A limo driver has been diagnosed with high blood pressure and put on medications to control it. His doctor wants to know how he’s doing but phoning him does not work.
He simply never answers while he’s driving. And by the time he’s off the clock at 6 p.m., the office is closed.
These days, though, his doctor knows that the driver is taking his medication as prescribed because he chose to stay in touch via phone texts.
The driver is one of 120 patients being treated for high blood pressure that a Sharp Healthcare team is supporting in a pilot program that communicates by text messaging.
The program, which began in December, is funded by a grant from the National Institutes for Health and organized by Be There San Diego.
The Sharp team members are upbeat about the use of texting, though data are still being collected. Clinicians are able to communicate with their patients more quickly and consistently and deliver and evaluate treatment more efficiently. All of this has the potential to save money for the healthcare system, they say, and improve the patient experience.
“Texting is an amazing way to communicate,” says Sarah Knight, a senior care specialist who answers many of the texts.
Here’s how the pilot works: Patients diagnosed with high blood pressure but otherwise in stable condition are given an option of how they want to stay in touch with a care team that will monitor their progress.
Scott Heimer, the project manager, said some patients prefer phone communication while others prefer texting. Those who opt for texting decide what day they want to receive the texts and in what window of time.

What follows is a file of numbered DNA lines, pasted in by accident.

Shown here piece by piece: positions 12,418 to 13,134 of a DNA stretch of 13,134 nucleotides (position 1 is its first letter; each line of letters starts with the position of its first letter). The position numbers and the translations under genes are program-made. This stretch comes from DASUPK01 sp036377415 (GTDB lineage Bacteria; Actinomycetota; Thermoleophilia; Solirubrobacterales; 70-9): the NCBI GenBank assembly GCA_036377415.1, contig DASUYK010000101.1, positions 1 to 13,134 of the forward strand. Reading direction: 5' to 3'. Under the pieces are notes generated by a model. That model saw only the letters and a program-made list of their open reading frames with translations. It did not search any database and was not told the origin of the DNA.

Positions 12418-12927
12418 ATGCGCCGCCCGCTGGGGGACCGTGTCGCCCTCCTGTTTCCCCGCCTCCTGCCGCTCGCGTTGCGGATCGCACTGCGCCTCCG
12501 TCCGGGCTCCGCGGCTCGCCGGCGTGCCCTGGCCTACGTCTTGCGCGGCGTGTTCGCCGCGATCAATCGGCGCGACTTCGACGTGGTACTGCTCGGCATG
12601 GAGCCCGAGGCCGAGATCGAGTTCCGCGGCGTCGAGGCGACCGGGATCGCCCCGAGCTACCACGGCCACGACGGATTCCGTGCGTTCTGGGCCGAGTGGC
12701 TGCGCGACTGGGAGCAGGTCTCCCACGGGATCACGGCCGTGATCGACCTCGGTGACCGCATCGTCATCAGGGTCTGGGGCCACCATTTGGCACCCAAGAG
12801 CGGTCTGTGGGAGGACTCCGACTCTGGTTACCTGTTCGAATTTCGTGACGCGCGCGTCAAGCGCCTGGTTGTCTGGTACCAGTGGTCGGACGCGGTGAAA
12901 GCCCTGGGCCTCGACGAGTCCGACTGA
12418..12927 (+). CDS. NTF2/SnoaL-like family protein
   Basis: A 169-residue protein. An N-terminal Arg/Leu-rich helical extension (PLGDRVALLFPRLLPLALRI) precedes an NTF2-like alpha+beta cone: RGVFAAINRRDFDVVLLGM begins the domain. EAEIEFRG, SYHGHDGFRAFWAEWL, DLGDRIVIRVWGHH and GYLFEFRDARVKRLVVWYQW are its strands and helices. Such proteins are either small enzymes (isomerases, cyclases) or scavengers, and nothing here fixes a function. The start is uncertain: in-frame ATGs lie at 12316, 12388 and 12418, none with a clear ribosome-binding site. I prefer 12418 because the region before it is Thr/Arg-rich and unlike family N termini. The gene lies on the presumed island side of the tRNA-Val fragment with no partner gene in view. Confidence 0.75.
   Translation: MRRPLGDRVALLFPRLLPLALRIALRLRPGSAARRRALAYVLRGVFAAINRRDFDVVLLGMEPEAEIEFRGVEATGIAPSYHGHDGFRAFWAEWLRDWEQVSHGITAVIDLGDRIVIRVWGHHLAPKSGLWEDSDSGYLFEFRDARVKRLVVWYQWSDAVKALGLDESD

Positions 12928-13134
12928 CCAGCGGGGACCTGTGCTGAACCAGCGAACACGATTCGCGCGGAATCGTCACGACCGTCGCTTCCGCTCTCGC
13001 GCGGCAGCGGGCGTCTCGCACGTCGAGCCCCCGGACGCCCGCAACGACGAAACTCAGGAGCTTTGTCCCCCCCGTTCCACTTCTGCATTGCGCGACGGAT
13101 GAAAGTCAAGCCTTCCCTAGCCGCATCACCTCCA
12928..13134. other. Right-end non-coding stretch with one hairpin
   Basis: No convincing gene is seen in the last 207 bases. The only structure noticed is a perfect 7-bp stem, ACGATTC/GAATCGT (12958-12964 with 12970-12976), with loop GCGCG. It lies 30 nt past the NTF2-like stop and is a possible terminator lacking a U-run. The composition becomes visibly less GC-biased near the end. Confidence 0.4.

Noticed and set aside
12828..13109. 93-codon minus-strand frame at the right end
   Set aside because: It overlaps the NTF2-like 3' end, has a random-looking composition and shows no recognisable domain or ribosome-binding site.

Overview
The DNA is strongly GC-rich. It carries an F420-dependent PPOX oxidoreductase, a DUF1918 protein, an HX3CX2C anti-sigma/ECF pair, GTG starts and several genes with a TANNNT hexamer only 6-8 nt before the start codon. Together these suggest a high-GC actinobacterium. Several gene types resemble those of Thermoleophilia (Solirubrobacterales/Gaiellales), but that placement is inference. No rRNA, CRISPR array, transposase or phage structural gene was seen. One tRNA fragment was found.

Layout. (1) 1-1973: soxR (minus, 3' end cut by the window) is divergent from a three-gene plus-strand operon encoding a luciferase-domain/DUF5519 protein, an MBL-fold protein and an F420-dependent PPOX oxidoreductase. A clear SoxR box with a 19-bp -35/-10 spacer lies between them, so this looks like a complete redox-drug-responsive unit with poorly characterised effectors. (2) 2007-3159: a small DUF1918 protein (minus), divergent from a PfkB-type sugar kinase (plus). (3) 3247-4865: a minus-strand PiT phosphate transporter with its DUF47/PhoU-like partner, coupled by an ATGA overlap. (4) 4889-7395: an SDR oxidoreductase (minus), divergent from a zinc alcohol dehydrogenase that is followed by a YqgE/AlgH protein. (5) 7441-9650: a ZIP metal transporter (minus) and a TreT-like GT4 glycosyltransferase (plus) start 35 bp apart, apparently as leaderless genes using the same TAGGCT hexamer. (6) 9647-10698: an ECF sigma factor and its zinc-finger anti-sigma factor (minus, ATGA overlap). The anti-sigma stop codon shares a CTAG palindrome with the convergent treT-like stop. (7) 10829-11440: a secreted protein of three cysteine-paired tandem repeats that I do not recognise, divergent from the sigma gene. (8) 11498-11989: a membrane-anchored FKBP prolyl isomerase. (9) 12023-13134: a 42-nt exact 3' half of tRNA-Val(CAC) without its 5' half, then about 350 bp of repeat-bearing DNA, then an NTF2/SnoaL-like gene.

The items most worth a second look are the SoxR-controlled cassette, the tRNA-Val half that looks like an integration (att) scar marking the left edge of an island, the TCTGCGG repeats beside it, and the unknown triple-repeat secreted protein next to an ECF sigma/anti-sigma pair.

Texting is ideal for individuals who can’t answer the phone, for any number of reasons, or don’t want to, said Stephanie Beall, a health coach also on the care team.
The pilot program evaluates how each patient is adhering to the Be There San Diego Cardiovascular Risk Bundle.
Each week, an automated program sends patients texts with four or five questions tailored for them, including asking for their latest blood pressure reading. The patients text their answers back and they can ask questions and send comments.
Those answers are displayed on a dashboard, which a team member can answer in real time.
If a patient is keeping up with his regimen, a team member may text back, “Good job!” or “Keep up the good work!”
The human response allows patients to “to know that this is a person contacting them and not a robot,” Heimer said.
When patients text back with a blood pressure reading out of the normal range, or say they have a new symptom or are not feeling well, a care team member texts them back immediately to find out more. Or they refer the matter to the appropriate clinician, who contacts the patient quickly, avoiding hours-long delays in getting a callback.
Some patients, suffering an anxiety attack or another mental condition, text asking for help. They are referred to a social worker for swift follow up.
Questions and problems are addressed efficiently. And this efficiency saves staff time and cost, says Andrea Norton, the registered nurse who serves as the Lead Hypertension Disease Manager on the Sharp team.
She sees the role of texting growing over time in health care. Sharp, in fact, is managing several other texting programs.
“It’s going to have a huge impact,” Norton said. “People don’t have time to talk on the phone and write things down. I can send them a text message and they love it.”